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Patrons of the 5th View Bar enjoy some drinks in an informal atmosphere. The bar is inside the Waterstone's book store in the heart of London's West End.
Patrons of the 5th View Bar enjoy some drinks in an informal atmosphere. The bar is inside the Waterstone's book store in the heart of London's West End. (Sean Kimmons / S&S)
Patrons of the 5th View Bar enjoy some drinks in an informal atmosphere. The bar is inside the Waterstone's book store in the heart of London's West End.
Patrons of the 5th View Bar enjoy some drinks in an informal atmosphere. The bar is inside the Waterstone's book store in the heart of London's West End. (Sean Kimmons / S&S)
A patron at London's 5th View Bar sits beside one of the large windows that allow visitors to gaze out onto the city's skyline.
A patron at London's 5th View Bar sits beside one of the large windows that allow visitors to gaze out onto the city's skyline. (Sean Kimmons / S&S)
Taxis speed past Waterstone's book store, home to the 5th View Bar.
Taxis speed past Waterstone's book store, home to the 5th View Bar. (Sean Kimmons / S&S)

LONDON — The multistory Waterstone’s Library bookstore, located in the heart of this city’s West End, knows how to run a business the right way.

Yeah, they have books on top of more books. In fact, the store is Europe’s largest book shop with 150,000 titles in stock and more than 8½ miles of shelving. But what makes this library different from others is a sanctuary, of sorts, on its fifth floor, which becomes the ideal place to rest after spending hours looking for that perfect novel.

The so-called sanctuary is called the 5th View Bar, a small bar and cafe with large windows, allowing patrons to gaze out onto the city’s skyline.

Although not the most scenic, the view is at least above the neighboring businesses and residences, with the British Airways London Eye and the Houses of Parliament peeking out in the distance.

The bar lets people escape the massive bookstore without actually leaving. And with an alcoholic drink or coffee in hand, it can be a relaxing venue to start that newly purchased book or just to preview one before buying.

On a recent weeknight, however, the notion of “escaping” was difficult as loud parties, sitting at nearby tables, sometimes drowned out the bar’s smooth music.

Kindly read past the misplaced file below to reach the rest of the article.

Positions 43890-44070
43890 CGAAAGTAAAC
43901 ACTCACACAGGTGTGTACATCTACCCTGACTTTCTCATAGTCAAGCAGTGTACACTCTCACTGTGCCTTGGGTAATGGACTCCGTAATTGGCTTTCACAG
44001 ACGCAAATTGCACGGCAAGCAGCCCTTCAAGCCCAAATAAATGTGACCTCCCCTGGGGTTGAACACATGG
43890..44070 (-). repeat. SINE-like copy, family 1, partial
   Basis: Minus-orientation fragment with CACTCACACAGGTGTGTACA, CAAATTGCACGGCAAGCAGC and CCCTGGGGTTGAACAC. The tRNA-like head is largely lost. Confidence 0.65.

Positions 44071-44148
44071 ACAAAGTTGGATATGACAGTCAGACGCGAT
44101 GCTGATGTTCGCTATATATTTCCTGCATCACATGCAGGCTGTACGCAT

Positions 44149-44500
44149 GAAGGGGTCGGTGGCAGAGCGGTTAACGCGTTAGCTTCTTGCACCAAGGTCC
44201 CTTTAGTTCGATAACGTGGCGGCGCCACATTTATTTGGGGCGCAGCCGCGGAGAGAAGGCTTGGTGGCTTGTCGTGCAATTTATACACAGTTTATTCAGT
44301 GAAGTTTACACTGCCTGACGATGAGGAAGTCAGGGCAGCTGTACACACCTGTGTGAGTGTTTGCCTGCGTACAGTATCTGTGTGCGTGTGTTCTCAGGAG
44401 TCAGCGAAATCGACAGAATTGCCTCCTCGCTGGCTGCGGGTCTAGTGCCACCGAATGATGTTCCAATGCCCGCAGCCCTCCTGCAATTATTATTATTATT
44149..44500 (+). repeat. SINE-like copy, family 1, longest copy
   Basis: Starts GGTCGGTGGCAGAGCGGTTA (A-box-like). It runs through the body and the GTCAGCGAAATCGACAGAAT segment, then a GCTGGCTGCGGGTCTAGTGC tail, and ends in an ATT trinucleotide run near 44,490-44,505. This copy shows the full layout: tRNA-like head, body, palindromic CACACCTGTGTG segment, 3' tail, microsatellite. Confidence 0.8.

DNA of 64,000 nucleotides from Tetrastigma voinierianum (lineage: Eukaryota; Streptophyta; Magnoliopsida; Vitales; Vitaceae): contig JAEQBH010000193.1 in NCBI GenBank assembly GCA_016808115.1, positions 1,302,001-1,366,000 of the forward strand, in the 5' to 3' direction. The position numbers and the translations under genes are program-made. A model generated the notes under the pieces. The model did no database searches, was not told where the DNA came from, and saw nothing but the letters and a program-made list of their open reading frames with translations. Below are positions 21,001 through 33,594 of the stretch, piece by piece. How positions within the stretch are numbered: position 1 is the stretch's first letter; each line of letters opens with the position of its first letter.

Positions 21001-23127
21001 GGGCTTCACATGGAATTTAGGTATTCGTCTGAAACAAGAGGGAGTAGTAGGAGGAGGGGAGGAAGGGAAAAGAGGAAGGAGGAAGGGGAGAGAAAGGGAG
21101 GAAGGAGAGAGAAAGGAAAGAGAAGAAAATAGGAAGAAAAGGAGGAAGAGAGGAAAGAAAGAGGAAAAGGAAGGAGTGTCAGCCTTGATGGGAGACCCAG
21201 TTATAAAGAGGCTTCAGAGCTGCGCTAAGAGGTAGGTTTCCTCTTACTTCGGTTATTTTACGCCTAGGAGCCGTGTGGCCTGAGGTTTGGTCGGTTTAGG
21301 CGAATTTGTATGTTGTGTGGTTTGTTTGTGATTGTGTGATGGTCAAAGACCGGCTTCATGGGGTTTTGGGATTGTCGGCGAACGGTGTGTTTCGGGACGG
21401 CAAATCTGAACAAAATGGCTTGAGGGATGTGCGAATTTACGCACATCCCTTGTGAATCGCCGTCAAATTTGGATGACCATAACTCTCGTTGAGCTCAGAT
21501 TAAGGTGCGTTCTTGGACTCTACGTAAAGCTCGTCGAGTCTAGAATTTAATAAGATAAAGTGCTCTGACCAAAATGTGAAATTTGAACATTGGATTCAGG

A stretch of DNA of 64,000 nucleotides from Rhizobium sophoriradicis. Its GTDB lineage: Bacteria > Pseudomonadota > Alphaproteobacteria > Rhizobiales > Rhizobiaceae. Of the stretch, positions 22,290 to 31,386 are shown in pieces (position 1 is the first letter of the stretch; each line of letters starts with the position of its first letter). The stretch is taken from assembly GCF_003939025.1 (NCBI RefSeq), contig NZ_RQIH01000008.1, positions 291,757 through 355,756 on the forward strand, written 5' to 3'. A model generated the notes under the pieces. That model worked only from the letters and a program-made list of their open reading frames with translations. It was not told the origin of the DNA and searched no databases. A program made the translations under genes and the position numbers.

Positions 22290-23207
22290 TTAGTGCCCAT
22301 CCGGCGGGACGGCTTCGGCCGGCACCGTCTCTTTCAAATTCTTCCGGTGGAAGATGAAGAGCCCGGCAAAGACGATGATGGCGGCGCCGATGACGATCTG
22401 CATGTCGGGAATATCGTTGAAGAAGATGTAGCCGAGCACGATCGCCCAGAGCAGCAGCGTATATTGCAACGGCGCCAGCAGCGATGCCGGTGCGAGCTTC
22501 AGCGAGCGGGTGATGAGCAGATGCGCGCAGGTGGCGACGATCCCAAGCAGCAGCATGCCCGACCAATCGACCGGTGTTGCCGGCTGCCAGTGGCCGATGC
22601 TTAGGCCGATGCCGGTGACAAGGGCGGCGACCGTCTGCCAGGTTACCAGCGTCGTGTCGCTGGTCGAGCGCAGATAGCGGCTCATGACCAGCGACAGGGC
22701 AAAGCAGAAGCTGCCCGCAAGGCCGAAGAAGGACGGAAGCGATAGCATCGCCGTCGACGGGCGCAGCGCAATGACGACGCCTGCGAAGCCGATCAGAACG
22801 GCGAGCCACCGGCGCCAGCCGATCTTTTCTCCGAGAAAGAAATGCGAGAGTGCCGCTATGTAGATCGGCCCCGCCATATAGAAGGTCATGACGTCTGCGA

But the bar has a connecting room with a mellower atmosphere. The area had dim lighting, ample seating and what seemed to be conversations at a much-lower volume.

The seating in both rooms consisted of wooden or plastic chairs at wooden tables, with some lucky patrons claiming the more comfortable leather love seats.

The service was impressive — servers were polite and quick with the drinks. It also seemed that there were more servers than there needed to be, which saved the effort of waiting at the bar.

The bar’s service, as well as its location and atmosphere, helped take the sting out of the drink prices.

A bottle of beer cost at least 3.50 pounds all the way up to 9.95 pounds for a large bottle of French Dues. On the other hand, the bar did have a variety of beers from 17 countries, a treat to any beer connoisseur.

As for cocktails, a standard one was priced at 7.50 pounds, while a Piccadilly rum punch that was big enough to share was 13.50 pounds. A glass of wine cost 4 to 8.50 pounds, with selections from eight countries available.

One of the bar’s managers touched on the establishment’s allure.

“Some of our customers refer to us as one of London’s little gems. We’re a little unknown, hidden place in the city.

“We’re not like your typical English pub. People can grab a book from any of the shelves, bring it up here and give it a look before buying,” said manager Richard Shaw.

To see previous After Hours reviews, go to stripes.com/afterhours

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